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  Interests and Skills  
Occupational therapists must be creative and innovative when solving occupational problems. They have excellent interpersonal skills including communicating with patients and they enjoy helping people get through their health related problems. Successful occupational therapists enjoy finding different ways to deal with problems, yet taking a methodical approach to their work.

  Typical Tasks  
  • Assess patients' capabilities to perform daily occupations (emotionally and physically) through observation, interviews and standardized and informal assessments
  • Develop treatment programs which may include manual and creative arts, industrial and vocational skills and recreational activities
  • Implement the treatment programs, which may include and intervention and evaluate a patient's progress
  • Maintain clinical and statistical records
  • May advise on health risks in the workplace or participate in other programs, such as pre-retirement programs, to prevent physical or mental health problems
  • May conduct research in occupational therapy, including field work
  • May act as an occupational therapy consultant or educator
  • Occupational therapists usually work standard office (about 40 hours per week) hours but some positions do require evening and weekend work to accommodate patients' schedules. In clinical settings, they may spend much of their working day standing, bending and assisting patients.

  Workplaces, Employers and Industries  
  • Occupational therapists work in both the public and private sectors. In the public sector, they practice in all types of hospitals, including psychiatric, convalescent and children's, worker's compensation centers, drug and alcohol addiction centers, schools, universities, community mental health agencies, and various government funded clinics. They also work in private practices, rehabilitation centers, disabled children's centers, home care, extended care facilities, regional health authorities, homes, group homes and lodges, mental health care facilities, industrial settings, shelters, vocational assessment units, and insurance companies. Those who are self-employed may also provide consulting services for various levels of government.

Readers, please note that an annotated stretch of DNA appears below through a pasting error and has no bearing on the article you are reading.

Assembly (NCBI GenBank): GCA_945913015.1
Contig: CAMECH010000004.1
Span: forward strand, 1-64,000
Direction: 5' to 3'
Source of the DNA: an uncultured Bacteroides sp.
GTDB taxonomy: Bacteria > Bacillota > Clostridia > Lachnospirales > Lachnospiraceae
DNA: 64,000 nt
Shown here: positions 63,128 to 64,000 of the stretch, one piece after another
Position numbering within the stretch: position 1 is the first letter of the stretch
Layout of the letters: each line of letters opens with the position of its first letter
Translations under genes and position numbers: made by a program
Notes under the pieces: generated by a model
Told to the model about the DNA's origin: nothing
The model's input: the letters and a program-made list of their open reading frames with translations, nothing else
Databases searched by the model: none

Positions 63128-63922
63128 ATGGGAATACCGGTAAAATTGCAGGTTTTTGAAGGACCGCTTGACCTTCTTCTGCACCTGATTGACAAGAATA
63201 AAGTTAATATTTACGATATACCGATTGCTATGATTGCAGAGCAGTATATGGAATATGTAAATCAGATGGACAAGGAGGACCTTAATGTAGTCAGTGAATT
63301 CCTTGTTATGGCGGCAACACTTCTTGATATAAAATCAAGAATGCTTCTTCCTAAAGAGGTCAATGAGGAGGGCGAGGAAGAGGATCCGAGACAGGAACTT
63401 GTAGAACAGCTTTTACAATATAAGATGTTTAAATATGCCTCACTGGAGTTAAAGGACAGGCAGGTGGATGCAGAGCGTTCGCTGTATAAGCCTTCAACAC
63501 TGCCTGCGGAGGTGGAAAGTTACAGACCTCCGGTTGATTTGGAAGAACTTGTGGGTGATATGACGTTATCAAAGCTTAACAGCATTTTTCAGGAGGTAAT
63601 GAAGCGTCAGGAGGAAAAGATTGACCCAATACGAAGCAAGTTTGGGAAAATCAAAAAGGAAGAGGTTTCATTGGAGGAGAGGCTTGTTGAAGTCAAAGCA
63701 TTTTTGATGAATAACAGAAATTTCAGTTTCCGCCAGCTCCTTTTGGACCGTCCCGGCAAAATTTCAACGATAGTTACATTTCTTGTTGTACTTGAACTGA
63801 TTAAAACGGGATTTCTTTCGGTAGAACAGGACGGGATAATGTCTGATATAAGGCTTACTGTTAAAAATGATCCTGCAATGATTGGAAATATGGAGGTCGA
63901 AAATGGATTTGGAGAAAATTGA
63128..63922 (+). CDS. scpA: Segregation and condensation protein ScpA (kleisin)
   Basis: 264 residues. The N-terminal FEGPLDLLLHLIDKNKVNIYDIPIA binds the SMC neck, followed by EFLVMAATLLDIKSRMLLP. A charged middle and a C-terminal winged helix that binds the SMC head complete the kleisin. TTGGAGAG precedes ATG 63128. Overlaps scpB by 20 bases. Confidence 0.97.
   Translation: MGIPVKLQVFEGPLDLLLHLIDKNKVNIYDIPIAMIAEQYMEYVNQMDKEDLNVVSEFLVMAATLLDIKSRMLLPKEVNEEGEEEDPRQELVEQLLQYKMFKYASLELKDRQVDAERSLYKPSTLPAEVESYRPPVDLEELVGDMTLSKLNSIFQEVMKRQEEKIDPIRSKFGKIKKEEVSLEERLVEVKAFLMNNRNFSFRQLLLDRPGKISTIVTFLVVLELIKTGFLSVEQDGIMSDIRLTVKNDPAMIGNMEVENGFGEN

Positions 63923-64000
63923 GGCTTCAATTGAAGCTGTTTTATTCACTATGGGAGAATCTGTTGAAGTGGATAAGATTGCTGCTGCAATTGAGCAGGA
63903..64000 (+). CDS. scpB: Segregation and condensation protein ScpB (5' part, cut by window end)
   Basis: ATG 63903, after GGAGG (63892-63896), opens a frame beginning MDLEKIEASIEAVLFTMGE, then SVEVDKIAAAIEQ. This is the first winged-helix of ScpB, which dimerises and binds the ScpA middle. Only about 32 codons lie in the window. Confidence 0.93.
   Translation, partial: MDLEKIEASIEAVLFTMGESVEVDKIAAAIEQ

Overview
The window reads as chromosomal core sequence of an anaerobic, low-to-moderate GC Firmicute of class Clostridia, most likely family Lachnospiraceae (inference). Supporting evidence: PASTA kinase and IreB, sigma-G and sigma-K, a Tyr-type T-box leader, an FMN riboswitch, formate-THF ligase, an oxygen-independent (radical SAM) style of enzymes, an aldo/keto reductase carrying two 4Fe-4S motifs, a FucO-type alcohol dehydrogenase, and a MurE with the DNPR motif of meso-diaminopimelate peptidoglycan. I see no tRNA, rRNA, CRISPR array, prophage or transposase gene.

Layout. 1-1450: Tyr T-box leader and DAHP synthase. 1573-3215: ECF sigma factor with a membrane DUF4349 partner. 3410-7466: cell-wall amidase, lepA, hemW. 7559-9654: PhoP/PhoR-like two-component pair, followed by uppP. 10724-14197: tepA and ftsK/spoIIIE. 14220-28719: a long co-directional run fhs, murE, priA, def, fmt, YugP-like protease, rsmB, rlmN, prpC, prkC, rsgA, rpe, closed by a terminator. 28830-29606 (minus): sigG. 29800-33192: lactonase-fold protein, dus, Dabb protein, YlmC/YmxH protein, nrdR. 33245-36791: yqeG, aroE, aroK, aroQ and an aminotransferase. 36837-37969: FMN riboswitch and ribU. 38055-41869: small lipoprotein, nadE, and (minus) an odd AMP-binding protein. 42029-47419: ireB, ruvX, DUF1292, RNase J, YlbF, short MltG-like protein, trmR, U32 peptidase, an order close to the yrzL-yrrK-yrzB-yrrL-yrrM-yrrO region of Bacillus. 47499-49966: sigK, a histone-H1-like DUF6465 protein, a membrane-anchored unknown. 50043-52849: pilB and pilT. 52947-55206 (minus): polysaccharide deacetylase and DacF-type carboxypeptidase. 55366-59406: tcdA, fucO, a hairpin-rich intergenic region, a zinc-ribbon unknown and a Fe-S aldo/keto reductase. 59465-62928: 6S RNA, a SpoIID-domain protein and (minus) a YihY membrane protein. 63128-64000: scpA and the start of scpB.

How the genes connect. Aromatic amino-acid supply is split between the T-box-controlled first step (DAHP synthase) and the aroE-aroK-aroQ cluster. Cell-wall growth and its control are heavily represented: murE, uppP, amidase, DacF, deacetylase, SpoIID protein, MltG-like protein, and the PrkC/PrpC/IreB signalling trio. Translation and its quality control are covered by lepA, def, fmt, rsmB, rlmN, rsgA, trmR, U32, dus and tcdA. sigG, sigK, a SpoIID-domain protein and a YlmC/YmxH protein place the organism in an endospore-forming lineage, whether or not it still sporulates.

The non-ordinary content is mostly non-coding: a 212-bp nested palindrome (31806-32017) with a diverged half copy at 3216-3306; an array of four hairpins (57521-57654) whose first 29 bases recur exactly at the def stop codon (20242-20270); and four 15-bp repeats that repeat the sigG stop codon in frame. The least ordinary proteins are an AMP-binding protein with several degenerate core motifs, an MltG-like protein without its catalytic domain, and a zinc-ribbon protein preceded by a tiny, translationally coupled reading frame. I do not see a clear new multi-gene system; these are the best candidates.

Long Term Career Potential  
Occupational therapists need patience and strong interpersonal skills to inspire trust and respect in their clients. Therefore, advancement in the private practice will be in the form of building up a client base and expanding in terms of clients. Those working in a clinic could advance to a supervisory or management position, directing and training other occupational therapists. Also, occupational therapists might go into hospital administration.

  Educational Paths  
In order to become an occupational therapist, the educational road is to take a university degree in occupational therapy or rehabilitation, followed by a required period of supervised practical training. Some students have a bachelor's degree before entering the OT program, however that is not a necessary application requirement.

Bureau of Labor Statistics, U.S. Department of Labor, Occupational Outlook Handbook, 2014-15 Edition, http://www.bls.gov/ooh/
Bureau of Labor Statistics, U.S. Department of Labor, Occupational Employment Statistics, 2002, http://www.bls.gov/oes/2002/oes_nat.htm